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Happy 2011!

One of my goals last year was to be active in my blogging. I wasn't as prolific as I had hoped but I will attribute that to it being my first real year of blogging. This year I want to keep that goal and I am starting with a bang! First with today's topic, not typical for me, and I already have a second blog in draft form!

As mentione this is not a typical subject for me as it deals more the architecture of Business Objects Enterprise (BOE) instead of dealing with our .NET SDKs. However many of our developers, for various reasons, use the job server to schedule a report to run immediately, then view the report's instance. A case came up just this week where the user wanted to know more technical details of what happens when this type of scheduling is done; I wrote it up for them and thought I would share it with you. This is for BOE R2 and R3, and I would assume the same process works with R4.

When you schedule a report to run now from your .NET code (or any web application for that matter) this is what happens:


1. The application/ Application server passes the schedule request to the Central Management Server (CMS).

2. The CMS determines whether or not the user (user logged on in your application) has the appropriate rights to schedule the report.

3. If the user has the appropriate rights to schedule the report, the CMS commits the scheduled object request to the CMS system database.

4. The CMS regularly checks the system database to determine if there are any objects scheduled to run at that time. When the scheduled time arrives the CMS locates an available Crystal Reports Job Server based on the Maximum Jobs Allowed value configured on each Crystal Reports Job Server. More info on this step below.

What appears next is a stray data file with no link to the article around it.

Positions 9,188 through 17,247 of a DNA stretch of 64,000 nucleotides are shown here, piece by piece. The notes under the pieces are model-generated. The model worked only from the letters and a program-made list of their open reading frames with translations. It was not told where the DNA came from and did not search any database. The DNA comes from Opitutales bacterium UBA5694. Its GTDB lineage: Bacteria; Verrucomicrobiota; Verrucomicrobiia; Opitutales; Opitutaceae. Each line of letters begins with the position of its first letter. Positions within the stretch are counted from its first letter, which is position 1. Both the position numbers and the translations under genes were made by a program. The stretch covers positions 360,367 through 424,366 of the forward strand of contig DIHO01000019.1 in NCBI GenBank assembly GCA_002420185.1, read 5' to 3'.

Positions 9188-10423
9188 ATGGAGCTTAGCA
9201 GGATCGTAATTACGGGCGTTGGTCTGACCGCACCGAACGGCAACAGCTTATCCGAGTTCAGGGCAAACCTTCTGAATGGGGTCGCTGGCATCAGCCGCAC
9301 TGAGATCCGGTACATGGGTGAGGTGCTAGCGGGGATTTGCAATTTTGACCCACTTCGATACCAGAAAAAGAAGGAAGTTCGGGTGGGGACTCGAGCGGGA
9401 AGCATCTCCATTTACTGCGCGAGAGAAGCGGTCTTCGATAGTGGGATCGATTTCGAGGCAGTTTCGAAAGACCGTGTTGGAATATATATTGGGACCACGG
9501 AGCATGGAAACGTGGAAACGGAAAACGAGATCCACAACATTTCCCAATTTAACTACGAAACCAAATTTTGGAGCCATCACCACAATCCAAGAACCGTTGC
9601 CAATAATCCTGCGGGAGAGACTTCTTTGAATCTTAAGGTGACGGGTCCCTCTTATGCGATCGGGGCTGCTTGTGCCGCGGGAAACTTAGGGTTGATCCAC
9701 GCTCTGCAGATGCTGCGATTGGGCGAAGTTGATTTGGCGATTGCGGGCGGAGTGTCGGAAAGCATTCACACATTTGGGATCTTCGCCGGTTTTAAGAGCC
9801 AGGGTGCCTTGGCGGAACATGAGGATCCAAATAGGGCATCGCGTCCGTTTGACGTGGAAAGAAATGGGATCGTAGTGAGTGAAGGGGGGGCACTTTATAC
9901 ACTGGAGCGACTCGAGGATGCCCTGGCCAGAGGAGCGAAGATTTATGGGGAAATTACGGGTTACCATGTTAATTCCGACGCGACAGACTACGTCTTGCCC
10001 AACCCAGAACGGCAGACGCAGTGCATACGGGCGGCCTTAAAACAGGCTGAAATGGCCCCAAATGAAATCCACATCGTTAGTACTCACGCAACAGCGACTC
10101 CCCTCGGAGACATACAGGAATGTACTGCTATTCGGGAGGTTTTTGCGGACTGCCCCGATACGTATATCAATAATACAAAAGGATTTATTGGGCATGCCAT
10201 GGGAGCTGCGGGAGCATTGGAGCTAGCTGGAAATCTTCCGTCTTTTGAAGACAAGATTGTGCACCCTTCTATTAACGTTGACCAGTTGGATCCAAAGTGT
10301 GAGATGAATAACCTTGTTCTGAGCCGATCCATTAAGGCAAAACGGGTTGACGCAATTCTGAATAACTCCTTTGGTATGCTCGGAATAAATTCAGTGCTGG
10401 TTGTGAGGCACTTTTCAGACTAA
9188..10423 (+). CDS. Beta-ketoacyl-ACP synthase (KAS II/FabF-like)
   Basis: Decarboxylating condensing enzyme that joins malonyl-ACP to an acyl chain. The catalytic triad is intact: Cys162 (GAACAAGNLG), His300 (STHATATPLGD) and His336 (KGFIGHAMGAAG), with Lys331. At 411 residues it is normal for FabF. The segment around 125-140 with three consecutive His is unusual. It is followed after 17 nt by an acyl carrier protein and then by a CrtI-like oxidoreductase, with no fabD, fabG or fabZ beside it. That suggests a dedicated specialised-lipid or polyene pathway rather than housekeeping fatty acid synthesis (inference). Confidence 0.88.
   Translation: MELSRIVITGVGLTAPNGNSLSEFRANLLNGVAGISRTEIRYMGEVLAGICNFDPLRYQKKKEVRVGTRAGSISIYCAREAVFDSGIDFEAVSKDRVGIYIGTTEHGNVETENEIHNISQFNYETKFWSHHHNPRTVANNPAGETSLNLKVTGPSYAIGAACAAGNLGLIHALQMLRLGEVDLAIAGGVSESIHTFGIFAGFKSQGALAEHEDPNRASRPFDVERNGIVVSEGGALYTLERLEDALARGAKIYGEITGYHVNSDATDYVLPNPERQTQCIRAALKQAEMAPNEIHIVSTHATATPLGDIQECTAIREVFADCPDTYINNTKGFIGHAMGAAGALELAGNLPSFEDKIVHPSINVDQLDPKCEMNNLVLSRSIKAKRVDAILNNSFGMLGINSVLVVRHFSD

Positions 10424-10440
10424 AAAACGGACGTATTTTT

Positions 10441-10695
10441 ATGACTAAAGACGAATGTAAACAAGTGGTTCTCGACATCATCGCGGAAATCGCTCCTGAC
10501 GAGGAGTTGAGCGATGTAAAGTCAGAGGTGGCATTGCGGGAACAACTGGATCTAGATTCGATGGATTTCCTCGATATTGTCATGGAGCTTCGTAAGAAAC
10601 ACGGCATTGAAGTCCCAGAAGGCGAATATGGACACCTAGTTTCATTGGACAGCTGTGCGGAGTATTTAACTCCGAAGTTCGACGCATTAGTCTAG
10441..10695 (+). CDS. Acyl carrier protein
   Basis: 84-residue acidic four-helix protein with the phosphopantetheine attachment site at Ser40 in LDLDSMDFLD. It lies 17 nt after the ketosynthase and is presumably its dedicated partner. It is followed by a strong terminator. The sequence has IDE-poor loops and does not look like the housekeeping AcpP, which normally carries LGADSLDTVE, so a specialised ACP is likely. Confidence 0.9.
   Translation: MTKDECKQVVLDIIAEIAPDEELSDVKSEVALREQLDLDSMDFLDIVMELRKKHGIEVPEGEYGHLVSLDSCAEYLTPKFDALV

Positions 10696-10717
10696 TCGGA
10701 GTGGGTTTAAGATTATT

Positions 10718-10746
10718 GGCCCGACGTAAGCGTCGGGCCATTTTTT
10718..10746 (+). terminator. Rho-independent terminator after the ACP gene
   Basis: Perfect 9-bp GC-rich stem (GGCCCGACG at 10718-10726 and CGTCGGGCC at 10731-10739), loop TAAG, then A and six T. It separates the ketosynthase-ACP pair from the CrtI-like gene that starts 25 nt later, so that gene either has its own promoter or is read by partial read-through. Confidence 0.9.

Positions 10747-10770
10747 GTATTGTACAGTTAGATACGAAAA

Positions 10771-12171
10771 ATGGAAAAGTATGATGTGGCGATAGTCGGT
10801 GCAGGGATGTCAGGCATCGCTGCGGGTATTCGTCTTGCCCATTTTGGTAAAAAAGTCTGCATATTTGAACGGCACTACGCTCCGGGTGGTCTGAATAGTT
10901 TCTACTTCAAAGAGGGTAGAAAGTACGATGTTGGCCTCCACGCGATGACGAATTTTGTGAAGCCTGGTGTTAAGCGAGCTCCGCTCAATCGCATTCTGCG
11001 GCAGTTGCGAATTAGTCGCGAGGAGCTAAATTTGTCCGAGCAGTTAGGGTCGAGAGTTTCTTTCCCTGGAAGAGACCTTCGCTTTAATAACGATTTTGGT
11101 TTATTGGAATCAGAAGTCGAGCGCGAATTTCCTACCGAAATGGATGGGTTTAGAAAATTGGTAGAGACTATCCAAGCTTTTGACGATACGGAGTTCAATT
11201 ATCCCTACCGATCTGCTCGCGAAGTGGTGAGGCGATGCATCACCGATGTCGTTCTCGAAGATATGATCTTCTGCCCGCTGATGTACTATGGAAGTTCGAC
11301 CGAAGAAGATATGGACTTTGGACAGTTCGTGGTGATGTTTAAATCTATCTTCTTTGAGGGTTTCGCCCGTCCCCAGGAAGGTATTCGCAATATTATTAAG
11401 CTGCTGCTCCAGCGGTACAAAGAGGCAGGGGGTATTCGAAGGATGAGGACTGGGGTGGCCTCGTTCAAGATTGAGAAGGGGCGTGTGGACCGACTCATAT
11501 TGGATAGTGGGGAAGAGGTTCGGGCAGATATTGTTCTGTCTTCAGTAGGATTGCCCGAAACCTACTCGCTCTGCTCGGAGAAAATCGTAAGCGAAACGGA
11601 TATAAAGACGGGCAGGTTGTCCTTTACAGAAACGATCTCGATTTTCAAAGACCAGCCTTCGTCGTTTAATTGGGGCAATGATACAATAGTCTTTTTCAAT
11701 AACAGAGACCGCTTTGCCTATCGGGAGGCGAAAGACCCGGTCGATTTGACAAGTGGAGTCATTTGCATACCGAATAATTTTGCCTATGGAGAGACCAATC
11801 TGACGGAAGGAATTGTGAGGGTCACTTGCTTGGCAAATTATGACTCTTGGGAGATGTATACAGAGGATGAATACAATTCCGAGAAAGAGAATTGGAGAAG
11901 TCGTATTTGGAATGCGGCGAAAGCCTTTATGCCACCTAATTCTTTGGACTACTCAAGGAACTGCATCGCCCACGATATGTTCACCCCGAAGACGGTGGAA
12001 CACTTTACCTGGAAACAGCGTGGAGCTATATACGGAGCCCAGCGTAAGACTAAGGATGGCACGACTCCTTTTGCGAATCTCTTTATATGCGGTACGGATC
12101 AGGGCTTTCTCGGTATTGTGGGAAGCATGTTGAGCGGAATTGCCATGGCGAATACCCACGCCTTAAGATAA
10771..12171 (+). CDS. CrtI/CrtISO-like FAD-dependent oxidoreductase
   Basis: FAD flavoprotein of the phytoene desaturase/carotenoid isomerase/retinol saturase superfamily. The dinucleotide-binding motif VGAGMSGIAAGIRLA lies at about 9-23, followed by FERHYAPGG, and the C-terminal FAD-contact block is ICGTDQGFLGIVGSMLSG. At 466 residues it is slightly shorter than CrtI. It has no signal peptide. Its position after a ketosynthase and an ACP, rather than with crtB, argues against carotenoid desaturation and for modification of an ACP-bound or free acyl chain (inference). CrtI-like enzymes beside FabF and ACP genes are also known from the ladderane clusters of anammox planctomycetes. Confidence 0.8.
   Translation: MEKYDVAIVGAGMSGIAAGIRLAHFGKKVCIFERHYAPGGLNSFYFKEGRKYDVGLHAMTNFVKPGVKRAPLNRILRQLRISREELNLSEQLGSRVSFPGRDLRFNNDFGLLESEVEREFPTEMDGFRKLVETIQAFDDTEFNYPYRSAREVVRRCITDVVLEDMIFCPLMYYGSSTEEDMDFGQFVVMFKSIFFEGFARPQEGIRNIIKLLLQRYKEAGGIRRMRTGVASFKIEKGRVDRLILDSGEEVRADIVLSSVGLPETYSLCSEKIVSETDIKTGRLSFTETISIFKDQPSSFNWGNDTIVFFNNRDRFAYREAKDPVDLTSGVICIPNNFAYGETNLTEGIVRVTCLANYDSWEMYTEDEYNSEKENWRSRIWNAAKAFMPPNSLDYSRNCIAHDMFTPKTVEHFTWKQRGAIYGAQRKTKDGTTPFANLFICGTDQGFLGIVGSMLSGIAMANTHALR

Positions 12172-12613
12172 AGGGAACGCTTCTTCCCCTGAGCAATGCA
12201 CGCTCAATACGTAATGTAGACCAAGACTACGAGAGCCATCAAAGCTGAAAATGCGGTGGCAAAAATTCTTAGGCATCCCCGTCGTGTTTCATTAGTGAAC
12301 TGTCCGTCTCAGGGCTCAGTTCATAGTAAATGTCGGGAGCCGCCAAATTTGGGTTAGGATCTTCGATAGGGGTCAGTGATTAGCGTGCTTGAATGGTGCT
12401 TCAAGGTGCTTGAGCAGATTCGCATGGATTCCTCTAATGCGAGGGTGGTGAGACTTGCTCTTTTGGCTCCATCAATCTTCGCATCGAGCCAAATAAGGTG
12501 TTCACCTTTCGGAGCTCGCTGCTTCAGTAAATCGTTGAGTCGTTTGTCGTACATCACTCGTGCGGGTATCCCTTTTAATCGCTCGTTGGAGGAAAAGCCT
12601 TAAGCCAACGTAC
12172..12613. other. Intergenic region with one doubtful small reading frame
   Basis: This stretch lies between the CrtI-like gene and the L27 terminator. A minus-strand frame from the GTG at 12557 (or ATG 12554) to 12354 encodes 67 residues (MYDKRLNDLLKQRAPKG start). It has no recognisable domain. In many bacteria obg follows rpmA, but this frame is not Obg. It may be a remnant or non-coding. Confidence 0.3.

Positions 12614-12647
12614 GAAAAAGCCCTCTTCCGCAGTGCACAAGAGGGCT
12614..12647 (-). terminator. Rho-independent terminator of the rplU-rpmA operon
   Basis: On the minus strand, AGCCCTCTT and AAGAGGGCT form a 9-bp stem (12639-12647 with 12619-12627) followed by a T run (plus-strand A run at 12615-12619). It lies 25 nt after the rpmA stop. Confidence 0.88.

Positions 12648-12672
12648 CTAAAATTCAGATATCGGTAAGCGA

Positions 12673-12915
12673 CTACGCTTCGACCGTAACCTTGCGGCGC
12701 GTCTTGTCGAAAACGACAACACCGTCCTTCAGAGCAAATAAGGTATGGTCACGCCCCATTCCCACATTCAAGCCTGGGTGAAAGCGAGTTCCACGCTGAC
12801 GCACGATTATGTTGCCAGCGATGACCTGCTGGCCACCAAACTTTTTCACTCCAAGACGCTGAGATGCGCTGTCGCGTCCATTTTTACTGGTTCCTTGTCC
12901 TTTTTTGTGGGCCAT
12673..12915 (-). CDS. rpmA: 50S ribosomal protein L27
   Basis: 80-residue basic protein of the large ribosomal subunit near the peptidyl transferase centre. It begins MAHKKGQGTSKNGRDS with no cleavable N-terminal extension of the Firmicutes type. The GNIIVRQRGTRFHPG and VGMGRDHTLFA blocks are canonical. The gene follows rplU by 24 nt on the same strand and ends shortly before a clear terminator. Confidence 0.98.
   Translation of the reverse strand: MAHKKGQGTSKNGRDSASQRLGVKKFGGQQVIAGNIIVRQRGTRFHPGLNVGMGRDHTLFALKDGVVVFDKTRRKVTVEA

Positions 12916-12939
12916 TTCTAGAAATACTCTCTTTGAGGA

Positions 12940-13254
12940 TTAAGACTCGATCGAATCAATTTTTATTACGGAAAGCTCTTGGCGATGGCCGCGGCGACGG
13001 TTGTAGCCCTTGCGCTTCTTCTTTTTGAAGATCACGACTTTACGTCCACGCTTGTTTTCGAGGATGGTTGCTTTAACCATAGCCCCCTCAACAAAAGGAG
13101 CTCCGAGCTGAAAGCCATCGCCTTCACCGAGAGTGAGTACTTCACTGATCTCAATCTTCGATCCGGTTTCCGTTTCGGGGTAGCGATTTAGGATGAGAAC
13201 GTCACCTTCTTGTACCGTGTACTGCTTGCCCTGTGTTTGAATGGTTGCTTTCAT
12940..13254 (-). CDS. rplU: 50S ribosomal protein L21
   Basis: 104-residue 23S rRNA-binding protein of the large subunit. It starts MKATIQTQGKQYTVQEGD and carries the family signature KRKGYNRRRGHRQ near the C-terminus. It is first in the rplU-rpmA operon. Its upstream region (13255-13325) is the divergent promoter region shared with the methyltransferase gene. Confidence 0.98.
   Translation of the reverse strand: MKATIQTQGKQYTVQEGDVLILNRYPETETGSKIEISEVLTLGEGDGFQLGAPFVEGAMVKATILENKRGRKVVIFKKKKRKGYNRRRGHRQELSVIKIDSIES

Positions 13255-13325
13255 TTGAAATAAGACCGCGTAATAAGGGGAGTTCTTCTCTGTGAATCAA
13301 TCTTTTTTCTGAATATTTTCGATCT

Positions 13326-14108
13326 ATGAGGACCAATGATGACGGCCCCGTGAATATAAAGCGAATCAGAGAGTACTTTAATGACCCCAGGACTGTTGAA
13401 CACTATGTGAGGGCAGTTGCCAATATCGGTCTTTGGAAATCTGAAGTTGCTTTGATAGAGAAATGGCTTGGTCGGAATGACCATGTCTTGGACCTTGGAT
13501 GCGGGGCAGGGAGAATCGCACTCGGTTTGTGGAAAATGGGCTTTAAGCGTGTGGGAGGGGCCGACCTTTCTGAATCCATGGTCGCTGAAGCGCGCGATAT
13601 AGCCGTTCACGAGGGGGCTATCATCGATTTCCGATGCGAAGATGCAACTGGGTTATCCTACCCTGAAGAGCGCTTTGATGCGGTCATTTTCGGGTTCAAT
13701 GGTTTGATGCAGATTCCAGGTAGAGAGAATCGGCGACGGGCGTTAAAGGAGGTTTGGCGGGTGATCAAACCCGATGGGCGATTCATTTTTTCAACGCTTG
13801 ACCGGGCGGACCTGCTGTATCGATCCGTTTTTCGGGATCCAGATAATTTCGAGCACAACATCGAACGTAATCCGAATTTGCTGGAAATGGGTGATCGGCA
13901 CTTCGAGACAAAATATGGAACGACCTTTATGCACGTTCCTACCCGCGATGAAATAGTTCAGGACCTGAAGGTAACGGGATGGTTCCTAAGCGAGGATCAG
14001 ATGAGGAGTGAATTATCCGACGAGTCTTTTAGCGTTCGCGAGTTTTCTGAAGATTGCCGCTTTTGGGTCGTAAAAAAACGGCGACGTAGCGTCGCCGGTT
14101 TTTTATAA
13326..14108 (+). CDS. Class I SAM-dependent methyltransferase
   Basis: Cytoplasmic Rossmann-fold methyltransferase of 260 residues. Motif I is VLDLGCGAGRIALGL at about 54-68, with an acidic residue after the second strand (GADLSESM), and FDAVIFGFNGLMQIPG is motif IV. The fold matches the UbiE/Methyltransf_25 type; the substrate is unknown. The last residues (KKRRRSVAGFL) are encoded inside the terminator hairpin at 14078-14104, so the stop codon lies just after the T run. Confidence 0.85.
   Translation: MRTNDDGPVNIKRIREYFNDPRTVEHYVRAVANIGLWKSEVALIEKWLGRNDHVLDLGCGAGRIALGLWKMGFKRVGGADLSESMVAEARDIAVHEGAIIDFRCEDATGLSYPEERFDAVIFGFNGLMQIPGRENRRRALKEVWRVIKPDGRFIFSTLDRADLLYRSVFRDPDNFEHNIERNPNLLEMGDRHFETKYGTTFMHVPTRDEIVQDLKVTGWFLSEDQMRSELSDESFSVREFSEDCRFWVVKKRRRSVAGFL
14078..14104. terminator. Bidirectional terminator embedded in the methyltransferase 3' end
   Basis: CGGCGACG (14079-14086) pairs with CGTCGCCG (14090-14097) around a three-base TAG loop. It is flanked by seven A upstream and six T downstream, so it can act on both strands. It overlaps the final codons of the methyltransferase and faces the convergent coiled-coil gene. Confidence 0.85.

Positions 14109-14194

5. The CMS sends the job information to the Crystal Reports Job Server.

6. The Crystal Reports Job Server determines the location of the Input File Repository Server that houses this report. The Crystal Reports Job Server then requests the report template from the Input FRS.

7. The Input FRS locates the report template and then streams to the Crystal Reports Job Server.

8. The report template is placed in a temporary directory on the Crystal Reports Job Server.

9. The Crystal Reports Job Server launches a child process (JobServerChild.exe) to coordinate running the report.

10. JobServerChild.exe launches ProcReport.dll and passes it all instances received from the Crystal Reports Job Server. ProcReport.dll calls Crpe32.dll.

11. The report is created when the Crpe32.dll completes the following tasks:

• Open the report.

• Connect to the production database.

• Process the report.

• Create and save the report instance.

• Pass the report back to JobServerChild.exe.

12. The Crystal Reports Job Server updates the CMS periodically with the job status. At this time the status shows that the report is processing.

13. JobServerChild.exe uploads the report instance to the Output FRS.

14. The Output FRS notifies the JobServerChild.exe that the report has been saved successfully.

15. JobServerChild.exe notifies the Crystal Reports Job Server that the report creation has completed.

16. The Report Job Server updates the CMS with the job status. The JobServerChild.exe clears itself from memory.

17. The CMS updates the job status in its memory, and then writes the instance information to the BusinessObjects Enterprise System database.


For Step #4 when you schedule the report to run "right-now" the CMS does not just send the report to be run. What it does is write a record to its CMS database with all the job information. The reason for this is to ensure that the new job does not jump the queue in front of jobs that are currently waiting.

The CMS on a regular recurrence queries its database for jobs to be run and does them in order passing the information to the next available job server. If a Job Server is busy the job is left in the CMS database until the CMS polls its database again. By default the CMS queries its database every 60 seconds for jobs. So with the default values you will have a minimum of a 1 second wait, until a maximum of 60 seconds. If the jobserver is busy it will be another 60 seconds before the job is attempted again.

You can override this polling frequency however this is not recommended as it can cause an overload on the system. It is described in . KBase 1286979.